Saturday, 13 October 2018

Distortion - Victor Dixen

Okay now. I want you to form two queues. The first - all of you who HAVEN’T read  Ascension, the first volume in the Phobos series.  And in the second queue - all of you who HAVE. I shall address queue number 1 first. So, you haven’t read Ascension? WHY THE HELL NOT? Now, please, go away and read it and then you can come back and read about Distortion. It’s for your own good, I promise you. 

And now to business. This second instalment of the Phobos series continues where the first book left off. And if my opening paragraph seemed a little flippant it is because I think you really do need to have read the first book to truly engage with the second. The characters defined in the first are developed in the second, developed very well I might add, but if I hadn’t read Ascension I might not appreciate all the nuances and they are worth appreciating.

Excellent translation, again, by Daniel Hahn from the original French, this YA series continues to entertain this OA. Our twelve ‘contestants’  continue their pioneering journey towards Mars in Cupido developing their relationships and also themselves, growing and maturing before our very eyes. They need to if they are to stay one step ahead of the Cruella Deville of the cosmos, Ms. Serena McBee. Something that did strike me was whether teens universally would speak, react and interact in the same manner the world over. Because I did feel sometimes that the exchanges were not always typical of the teens I know. Something may be lost in translation. And indeed in geographical location!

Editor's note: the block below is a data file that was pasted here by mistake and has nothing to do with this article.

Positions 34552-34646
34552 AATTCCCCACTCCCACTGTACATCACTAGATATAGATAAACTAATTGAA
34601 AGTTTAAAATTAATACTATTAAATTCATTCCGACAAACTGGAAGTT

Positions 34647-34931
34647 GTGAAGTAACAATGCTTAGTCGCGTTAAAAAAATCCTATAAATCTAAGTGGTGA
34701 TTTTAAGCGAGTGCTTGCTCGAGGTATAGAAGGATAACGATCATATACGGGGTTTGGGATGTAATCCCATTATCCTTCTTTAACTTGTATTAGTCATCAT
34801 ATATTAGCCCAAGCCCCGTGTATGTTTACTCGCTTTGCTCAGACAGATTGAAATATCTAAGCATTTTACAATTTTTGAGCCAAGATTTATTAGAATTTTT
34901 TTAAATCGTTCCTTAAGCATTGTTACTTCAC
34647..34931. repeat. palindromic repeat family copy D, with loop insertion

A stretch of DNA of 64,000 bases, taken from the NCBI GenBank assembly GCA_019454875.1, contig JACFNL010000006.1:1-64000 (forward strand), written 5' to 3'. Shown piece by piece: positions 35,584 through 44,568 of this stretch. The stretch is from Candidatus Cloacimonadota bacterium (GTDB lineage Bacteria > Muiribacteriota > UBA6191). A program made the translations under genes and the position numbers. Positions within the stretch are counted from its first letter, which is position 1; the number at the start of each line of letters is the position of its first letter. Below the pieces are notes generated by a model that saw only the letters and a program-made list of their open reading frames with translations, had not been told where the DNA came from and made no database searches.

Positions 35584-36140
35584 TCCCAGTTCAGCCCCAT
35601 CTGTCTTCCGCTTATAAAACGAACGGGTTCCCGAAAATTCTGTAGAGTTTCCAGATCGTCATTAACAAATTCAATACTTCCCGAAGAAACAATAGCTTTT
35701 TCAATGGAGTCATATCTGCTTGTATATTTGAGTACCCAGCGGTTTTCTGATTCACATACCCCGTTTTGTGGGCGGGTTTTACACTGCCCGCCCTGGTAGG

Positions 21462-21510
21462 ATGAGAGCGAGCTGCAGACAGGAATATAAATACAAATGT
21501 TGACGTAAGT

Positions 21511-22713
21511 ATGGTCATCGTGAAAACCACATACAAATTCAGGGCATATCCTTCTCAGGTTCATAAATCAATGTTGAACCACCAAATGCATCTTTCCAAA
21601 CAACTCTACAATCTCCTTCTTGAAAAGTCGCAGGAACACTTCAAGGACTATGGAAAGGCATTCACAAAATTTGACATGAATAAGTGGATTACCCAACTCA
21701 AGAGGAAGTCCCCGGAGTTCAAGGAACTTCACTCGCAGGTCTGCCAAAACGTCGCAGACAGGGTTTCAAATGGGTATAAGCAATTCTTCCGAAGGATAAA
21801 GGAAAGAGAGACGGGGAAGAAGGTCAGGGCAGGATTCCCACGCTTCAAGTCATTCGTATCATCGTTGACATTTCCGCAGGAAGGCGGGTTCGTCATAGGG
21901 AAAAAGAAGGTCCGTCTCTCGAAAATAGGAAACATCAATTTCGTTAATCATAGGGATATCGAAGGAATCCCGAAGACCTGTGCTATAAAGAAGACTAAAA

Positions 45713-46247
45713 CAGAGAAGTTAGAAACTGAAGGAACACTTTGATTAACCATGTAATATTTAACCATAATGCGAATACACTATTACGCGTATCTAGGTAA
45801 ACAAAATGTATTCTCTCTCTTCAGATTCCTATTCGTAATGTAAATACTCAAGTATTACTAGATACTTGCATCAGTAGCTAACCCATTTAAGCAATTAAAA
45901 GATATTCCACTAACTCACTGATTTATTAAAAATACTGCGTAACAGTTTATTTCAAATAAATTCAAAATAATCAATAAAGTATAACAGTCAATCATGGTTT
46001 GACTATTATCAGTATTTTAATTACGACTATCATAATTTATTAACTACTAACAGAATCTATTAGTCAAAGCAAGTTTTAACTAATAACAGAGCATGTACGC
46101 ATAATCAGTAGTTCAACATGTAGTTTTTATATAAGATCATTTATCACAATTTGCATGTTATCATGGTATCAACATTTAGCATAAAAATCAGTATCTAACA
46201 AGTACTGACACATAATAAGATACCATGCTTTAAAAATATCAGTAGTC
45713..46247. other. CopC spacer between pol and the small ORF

There’s plenty of tension, emotional and physical, and plenty of action. Disclosures aplenty-  some that shock, some that we may already have deduced but it all keeps the reader on their toes, just like our intrepid heroes who cannot risk the luxury of relaxation. 

The science is well covered, explanations supported  by a series of diagrams. I’m still not sure if I understand all of it but it comes across as plausible and convincing. Crucial in a Sci-fi story. 

It continues very much in the mould of The Hunger Games and Maze Runner series although this seems somehow ‘spacier’ than Ascension. I can see the huge appeal and potential it has to delight the YA readership. There’s a kind of subtle morality running through which I think is important when you’re aiming at a younger audience. And Mr. Dixen doesn’t forget us oldies who might be reading, with a few tongue in cheek lines. This for example when Serena McBee is questioned about why a certain character has done a certain thing -  ‘Only novelists need to worry about credible motivations for their characters!’. Had me chuckling anyway.

If you can engage your audience thoroughly  the concluding cliffhanger is a sure fire guarantee to whet a desire for the next volume. And I will look forward to it not least because I am a completist and I need to know how it all ends!! 

Thanks to Readers First for a copy of this book. 

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